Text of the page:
Research degree completion rates

Why this is important

The New Zealand government, like other governments, has recognised the role played by the innovation system in a knowledge-based society and economy.  It has also recognised the part played by the tertiary education sector in the innovation system.  The sector is an important producer of research and hence of new knowledge, producing more than 60 percent of New Zealand’s research outputs.  It also has the responsibility of training New Zealand’s researchers.

The primary roles of tertiary education research activities are to:

  • support degree-level teaching and ensure that degree graduates are of high quality and informed by up-to-date developments in the knowledge base
  • train New Zealand’s future knowledge creators and innovators
  • contribute to improving the knowledge base through high-quality research that generates new knowledge, and
  • disseminate knowledge through technology transfer.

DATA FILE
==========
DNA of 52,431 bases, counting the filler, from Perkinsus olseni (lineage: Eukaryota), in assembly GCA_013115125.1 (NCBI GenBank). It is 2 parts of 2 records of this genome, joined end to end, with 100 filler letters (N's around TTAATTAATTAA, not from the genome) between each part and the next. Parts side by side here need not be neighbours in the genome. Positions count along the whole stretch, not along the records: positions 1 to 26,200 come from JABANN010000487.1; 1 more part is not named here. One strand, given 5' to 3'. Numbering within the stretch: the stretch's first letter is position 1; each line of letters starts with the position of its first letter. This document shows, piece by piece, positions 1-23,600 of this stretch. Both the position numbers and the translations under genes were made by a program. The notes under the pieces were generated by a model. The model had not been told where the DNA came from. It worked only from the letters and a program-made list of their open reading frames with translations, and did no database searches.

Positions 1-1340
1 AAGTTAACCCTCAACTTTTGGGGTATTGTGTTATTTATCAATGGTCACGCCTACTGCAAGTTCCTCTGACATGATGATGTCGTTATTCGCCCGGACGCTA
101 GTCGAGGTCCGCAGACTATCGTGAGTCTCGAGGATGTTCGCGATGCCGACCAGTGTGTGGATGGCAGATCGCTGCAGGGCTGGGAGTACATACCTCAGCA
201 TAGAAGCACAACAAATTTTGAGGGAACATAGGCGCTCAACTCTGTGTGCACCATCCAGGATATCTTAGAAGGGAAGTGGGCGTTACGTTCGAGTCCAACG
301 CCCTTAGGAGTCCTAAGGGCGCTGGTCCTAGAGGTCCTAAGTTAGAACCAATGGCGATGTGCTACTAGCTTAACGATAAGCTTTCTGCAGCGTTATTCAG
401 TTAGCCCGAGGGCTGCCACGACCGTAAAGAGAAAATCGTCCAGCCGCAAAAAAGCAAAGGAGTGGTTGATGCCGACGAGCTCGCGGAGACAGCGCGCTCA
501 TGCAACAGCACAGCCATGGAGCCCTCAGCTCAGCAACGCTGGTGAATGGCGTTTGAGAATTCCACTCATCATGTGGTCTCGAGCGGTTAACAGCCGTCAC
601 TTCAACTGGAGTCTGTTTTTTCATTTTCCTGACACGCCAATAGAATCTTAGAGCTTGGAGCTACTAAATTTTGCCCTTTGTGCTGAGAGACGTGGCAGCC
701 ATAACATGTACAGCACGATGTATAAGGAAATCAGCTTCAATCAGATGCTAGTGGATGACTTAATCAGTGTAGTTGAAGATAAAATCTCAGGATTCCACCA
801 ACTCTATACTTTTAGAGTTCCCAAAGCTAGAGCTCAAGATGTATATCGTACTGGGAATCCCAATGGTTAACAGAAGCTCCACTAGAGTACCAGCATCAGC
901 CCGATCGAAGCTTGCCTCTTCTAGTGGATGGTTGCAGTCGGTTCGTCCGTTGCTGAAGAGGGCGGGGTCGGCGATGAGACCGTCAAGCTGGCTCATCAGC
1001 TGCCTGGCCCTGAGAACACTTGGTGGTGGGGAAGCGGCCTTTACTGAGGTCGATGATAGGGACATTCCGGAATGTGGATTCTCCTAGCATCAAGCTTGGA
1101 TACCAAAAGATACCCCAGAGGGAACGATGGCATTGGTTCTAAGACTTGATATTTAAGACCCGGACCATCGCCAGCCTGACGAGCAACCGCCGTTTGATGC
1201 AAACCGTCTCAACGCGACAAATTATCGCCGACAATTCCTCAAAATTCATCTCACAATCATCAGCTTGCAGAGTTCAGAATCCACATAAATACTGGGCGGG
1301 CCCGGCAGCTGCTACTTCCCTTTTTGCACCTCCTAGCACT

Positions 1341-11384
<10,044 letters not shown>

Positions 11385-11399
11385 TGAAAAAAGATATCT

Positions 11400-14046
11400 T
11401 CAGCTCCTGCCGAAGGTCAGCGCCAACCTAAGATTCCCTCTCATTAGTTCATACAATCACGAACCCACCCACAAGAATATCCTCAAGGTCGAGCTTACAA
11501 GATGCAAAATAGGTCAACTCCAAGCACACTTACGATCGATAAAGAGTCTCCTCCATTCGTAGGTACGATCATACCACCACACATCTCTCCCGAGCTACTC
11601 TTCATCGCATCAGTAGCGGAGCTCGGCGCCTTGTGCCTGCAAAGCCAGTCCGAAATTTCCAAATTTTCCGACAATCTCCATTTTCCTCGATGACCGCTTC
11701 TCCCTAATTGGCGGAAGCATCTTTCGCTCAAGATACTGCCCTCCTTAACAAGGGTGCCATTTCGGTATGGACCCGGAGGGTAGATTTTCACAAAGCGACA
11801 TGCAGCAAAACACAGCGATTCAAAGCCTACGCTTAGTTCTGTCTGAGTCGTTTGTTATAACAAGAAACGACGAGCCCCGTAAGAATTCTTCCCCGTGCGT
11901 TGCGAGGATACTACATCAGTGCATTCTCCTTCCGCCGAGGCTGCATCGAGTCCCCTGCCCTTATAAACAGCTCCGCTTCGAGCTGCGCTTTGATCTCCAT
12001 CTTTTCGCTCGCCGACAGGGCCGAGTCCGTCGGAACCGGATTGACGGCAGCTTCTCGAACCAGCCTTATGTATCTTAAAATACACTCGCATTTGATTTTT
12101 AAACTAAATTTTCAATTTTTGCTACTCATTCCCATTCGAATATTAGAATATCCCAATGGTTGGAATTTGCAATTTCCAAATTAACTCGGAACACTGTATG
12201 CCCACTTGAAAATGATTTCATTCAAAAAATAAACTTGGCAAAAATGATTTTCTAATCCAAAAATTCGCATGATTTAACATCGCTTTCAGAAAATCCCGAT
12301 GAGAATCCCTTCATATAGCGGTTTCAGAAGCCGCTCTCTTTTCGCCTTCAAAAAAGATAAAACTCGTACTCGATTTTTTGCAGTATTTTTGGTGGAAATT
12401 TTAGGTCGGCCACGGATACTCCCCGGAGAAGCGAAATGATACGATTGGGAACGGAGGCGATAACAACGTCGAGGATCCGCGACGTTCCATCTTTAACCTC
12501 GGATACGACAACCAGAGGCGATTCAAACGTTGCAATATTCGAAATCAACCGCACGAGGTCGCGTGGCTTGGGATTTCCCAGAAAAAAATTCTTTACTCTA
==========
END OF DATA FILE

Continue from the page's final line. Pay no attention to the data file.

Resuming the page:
The formal training of researchers is mainly carried out through postgraduate research degrees. The doctoral-degree completion rate per 100 full-time equivalent academic staff, therefore, provides a proxy measure of the intensity of universities in training researchers for the future.

Indicator

The number of doctoral degrees completed at universities per 100 full-time equivalent academic staff member.

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Numerator:

The number of people completing a doctoral degree at a university.

Denominator:

The number of full-time equivalent academic staff at universities (professsors, readers/associate professors, senior lecturers and lecturers).

(Data Source: Ministry of Education)

Interpretation Issues

The ratio calculated for this indicator is based on the number of doctoral-degree completions per 100 full-time equivalent academic staff member. Data is for the year ended December. The measure of academic staff used to generate ratio in this indicator comprises professors, associate professors, senior lecturers and lecturers.

From 2008 to 2014 there has been a steeper yearly increase in doctoral degree completions.  This is, in part, due to a change in policy that treats international doctoral students as domestic students since 2006.  Paying domestic student fees has made New Zealand a more attractive study option for international students.

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